“I was taking lessons from the pro at Golf Galaxy, and asked him to help me select clubs. He had me get the feel of several different sets of clubs in our practice sessions at their virtual range. This was a good set but not excessively expensive. And since I am 6-foot-1 he fitted them for me, and we added another inch or so to the shaft,” said Jim.
The clubs are working fine, with the exception of the hybrids.
“In retrospect I wish I had gotten something different than the hybrid irons (4, 5, 6). The shape of the club head and the angle of the shaft results in my frequently not hitting the ball square and as a result either topping the ball or hitting a bad slice. My 7, 8, 9 are more traditional irons and I have had less trouble with them,” he said.
Skill Level Issues
PGA-certified teaching pro Sabrina Tate sees lots of beginners using boxed sets at the famous Tower Tee golf range in the St. Louis suburb of Marlborough. She finds that about nine out of 10 beginners use boxed sets. And, men are just as likely as women to use them; they’re popular with children too.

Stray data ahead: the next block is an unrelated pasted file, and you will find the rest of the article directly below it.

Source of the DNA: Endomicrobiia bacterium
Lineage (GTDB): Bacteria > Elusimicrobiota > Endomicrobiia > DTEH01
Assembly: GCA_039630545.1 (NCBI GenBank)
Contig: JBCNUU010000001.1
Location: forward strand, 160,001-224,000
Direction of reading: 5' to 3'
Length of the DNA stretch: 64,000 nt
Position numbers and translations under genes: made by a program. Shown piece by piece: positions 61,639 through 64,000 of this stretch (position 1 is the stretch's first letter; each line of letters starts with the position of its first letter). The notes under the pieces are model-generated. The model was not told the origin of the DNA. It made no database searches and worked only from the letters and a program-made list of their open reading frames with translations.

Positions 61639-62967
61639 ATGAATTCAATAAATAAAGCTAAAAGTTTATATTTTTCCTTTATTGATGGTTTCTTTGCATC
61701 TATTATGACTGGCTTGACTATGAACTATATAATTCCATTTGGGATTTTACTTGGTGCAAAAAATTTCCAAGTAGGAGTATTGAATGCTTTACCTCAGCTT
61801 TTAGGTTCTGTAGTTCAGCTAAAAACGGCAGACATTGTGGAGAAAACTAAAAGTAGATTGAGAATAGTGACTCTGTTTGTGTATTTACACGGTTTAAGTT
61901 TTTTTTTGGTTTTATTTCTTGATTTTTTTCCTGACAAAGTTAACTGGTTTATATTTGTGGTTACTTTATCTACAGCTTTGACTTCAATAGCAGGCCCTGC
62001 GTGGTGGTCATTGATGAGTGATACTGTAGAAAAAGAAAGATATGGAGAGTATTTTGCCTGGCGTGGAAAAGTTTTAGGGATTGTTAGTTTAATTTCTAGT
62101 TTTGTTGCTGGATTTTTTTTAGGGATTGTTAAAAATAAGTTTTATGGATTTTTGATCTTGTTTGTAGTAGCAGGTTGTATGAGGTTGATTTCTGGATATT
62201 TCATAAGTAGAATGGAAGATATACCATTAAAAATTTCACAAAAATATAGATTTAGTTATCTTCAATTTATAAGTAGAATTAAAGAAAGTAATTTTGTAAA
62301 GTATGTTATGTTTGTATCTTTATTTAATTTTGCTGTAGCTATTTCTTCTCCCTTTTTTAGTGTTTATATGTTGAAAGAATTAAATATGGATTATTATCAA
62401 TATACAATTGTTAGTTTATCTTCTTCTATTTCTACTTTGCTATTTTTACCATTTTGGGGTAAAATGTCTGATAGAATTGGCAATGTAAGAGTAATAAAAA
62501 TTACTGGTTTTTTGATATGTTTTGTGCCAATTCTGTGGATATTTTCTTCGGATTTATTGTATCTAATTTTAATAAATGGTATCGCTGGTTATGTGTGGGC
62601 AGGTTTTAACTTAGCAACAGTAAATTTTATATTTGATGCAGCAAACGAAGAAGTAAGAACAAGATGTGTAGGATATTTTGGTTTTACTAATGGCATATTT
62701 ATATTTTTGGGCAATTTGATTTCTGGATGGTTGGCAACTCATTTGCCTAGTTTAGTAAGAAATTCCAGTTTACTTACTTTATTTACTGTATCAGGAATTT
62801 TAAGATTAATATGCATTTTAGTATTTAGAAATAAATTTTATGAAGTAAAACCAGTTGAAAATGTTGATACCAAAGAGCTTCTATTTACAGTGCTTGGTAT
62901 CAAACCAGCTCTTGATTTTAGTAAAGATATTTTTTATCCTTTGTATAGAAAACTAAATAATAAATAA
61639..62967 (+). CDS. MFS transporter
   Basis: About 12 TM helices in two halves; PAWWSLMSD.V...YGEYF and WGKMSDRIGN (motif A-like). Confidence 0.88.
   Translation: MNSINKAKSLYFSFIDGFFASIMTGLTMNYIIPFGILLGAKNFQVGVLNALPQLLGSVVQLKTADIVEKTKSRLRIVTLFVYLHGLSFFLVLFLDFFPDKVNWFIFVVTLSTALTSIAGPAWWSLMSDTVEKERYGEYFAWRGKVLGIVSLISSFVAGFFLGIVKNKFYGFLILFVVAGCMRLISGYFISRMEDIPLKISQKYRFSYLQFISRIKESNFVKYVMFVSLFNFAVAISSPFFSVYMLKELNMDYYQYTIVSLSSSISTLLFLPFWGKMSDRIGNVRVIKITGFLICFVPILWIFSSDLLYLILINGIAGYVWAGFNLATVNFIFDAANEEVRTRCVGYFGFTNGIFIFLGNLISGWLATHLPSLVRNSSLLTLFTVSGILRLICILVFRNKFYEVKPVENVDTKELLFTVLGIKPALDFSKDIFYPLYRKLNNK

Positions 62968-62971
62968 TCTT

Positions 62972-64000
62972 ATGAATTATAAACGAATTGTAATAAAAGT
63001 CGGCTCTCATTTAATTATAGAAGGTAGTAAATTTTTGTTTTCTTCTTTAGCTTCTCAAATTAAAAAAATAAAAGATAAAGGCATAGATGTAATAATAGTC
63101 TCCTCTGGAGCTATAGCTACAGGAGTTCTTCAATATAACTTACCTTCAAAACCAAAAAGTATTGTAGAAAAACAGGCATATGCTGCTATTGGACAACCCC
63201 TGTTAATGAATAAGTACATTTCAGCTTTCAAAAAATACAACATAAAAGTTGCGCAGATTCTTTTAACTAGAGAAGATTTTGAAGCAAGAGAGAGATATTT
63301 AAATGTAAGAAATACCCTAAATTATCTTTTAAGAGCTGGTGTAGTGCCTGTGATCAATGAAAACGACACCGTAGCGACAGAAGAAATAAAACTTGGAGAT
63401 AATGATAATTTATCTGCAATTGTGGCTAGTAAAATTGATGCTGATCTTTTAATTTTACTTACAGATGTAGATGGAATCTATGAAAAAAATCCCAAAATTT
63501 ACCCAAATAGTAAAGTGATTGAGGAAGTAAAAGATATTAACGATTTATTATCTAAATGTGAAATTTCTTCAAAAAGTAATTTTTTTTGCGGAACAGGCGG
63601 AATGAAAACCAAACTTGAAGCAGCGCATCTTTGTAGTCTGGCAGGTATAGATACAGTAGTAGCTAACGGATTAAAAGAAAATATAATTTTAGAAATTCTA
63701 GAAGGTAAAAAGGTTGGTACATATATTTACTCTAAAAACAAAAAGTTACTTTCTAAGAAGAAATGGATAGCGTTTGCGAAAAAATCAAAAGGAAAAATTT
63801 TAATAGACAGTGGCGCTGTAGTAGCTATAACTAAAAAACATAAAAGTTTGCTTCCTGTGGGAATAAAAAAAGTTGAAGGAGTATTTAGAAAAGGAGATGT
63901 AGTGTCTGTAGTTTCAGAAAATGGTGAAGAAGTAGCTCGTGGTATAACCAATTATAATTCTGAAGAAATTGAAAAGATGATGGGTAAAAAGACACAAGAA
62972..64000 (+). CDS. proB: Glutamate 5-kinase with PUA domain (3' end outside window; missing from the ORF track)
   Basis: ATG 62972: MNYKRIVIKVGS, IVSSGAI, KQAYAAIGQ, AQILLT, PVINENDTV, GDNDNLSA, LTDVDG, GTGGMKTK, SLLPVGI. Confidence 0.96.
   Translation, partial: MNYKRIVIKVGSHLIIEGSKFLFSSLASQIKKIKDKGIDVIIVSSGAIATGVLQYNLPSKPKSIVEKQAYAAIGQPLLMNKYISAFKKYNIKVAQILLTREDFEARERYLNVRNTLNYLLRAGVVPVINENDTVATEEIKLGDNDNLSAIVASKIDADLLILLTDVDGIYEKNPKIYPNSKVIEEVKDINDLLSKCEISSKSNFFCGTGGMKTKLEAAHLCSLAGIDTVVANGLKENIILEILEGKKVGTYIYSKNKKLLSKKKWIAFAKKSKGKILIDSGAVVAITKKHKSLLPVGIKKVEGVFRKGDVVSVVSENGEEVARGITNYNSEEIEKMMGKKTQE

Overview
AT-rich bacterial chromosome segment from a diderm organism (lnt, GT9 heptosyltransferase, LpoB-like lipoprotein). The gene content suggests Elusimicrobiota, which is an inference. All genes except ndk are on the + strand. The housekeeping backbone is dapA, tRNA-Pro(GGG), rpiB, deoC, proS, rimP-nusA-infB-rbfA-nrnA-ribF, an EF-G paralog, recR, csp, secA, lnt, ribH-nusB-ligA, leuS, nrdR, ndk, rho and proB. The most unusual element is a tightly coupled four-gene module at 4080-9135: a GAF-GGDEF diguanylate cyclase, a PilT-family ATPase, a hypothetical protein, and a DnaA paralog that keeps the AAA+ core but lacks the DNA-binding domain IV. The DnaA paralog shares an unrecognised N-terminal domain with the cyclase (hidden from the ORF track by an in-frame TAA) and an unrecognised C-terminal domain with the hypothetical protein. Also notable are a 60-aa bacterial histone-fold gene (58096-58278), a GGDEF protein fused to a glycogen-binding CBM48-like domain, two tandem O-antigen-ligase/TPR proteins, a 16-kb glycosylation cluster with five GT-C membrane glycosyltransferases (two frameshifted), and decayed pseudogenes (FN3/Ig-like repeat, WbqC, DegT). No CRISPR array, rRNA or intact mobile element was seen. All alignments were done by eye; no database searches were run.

“It’s mainly because of the price,” notes Sabrina. Also, basic clubs work well with a beginner’s rapidly changing swing. “They aren’t ready to be fitted because they don’t really have a swing to fit.”
Besides her teaching at Tower Tee, Sabrina has several years experience coaching the Cor Jesu High School women’s golf team, plus competition experience in the LPGA Sectionals. She says players upgrade from the boxed sets based upon skill level, not how long they have had them. “After they develop an average skill level – in one to four years – they upgrade to brand name.”
Benefits of Boxed
So, from talks with Andy, Steve, Jim, and Sabrina, these appear to be the benefits of boxed sets:
Cost of Entry
The boxed sets allow you to start playing for $200 to $400. Buying new name brand Callaway irons and Titleist woods could run you close to $2,000. Some people try to buy used clubs, but this adds up. A $70 used driver, a $40 fairway wood, and $150 for irons 10 years old… get’em regripped, add in a wedge or two… find a bag… suddenly, it costs quite a bit more for used equipment than for a box of new, matching clubs.